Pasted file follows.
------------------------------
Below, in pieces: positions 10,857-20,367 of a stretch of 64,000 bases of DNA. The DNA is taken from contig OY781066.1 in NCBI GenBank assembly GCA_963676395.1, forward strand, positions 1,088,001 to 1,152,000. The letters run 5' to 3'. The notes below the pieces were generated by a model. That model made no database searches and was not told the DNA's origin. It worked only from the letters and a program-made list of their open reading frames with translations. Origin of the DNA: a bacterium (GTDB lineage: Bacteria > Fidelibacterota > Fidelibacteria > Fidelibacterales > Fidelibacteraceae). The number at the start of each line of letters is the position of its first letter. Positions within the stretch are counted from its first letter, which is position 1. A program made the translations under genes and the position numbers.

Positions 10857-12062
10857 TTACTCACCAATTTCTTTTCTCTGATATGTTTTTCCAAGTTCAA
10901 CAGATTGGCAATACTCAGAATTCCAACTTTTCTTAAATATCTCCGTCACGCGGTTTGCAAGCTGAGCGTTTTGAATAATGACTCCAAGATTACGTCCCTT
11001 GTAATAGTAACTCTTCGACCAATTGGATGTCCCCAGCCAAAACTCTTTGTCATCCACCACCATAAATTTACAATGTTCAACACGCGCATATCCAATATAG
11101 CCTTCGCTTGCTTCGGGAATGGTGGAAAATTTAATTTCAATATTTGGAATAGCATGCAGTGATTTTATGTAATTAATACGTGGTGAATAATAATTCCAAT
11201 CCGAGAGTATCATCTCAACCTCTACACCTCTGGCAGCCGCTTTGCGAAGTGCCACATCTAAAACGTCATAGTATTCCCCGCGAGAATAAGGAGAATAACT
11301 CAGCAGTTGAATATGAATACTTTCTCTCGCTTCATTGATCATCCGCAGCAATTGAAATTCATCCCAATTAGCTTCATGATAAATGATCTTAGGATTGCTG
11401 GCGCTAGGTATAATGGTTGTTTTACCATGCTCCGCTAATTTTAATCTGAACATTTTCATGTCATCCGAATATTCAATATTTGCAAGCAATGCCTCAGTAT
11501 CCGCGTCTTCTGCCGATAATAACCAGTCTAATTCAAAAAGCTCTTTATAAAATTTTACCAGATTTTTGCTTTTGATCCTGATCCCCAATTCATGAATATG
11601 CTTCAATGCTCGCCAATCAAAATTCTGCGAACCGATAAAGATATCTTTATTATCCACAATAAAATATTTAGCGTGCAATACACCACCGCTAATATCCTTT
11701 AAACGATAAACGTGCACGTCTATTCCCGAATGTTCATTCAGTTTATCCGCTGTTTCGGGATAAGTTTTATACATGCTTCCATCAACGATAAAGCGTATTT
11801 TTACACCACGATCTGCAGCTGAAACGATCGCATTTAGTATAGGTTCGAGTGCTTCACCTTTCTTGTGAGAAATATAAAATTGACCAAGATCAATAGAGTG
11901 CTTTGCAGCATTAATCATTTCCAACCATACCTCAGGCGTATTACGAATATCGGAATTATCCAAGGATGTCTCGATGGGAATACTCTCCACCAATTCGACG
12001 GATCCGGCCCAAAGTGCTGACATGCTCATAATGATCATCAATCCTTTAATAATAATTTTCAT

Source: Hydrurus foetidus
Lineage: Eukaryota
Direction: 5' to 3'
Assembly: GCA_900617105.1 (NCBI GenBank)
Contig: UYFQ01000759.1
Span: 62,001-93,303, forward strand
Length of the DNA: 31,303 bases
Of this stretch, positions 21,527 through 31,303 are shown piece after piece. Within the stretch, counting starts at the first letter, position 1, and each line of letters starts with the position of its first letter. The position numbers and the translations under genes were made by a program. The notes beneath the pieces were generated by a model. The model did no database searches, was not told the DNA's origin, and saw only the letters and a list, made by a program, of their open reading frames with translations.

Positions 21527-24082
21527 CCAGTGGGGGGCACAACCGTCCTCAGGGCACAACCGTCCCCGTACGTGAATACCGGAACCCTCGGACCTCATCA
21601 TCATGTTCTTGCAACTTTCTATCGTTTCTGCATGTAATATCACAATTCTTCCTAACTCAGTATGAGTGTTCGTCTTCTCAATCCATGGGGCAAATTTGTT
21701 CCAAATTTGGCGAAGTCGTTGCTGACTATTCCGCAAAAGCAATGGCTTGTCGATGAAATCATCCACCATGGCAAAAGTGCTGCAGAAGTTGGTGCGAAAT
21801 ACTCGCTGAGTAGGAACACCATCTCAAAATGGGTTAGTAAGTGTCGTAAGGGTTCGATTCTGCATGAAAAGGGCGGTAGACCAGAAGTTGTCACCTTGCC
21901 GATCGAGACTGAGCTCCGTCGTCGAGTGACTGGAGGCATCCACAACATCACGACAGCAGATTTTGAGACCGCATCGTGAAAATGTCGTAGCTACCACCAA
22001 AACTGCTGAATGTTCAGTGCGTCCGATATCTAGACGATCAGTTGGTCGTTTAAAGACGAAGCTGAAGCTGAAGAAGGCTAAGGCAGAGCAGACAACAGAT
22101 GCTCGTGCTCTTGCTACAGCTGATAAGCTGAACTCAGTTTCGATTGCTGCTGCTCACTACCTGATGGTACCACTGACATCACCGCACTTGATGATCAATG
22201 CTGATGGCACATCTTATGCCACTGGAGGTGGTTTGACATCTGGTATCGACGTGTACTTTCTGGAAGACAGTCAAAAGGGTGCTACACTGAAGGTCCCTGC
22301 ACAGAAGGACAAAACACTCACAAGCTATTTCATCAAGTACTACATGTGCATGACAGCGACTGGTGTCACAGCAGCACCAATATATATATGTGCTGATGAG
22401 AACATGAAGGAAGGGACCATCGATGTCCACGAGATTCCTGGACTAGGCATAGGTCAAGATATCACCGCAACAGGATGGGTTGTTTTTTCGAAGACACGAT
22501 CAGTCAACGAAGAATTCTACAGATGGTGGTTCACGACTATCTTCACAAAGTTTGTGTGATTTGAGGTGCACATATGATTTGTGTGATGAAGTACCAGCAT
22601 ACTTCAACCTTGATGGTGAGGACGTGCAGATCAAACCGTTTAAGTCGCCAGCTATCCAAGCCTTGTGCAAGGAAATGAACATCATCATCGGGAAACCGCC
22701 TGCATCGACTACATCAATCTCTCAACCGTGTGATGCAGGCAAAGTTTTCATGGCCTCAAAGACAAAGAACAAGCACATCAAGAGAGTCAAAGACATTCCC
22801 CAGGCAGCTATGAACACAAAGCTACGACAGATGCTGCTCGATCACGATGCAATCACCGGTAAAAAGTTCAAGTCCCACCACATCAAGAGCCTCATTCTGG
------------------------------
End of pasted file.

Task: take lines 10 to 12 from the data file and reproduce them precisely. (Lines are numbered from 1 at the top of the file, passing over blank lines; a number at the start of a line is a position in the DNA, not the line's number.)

11501 CCGCGTCTTCTGCCGATAATAACCAGTCTAATTCAAAAAGCTCTTTATAAAATTTTACCAGATTTTTGCTTTTGATCCTGATCCCCAATTCATGAATATG
11601 CTTCAATGCTCGCCAATCAAAATTCTGCGAACCGATAAAGATATCTTTATTATCCACAATAAAATATTTAGCGTGCAATACACCACCGCTAATATCCTTT
11701 AAACGATAAACGTGCACGTCTATTCCCGAATGTTCATTCAGTTTATCCGCTGTTTCGGGATAAGTTTTATACATGCTTCCATCAACGATAAAGCGTATTT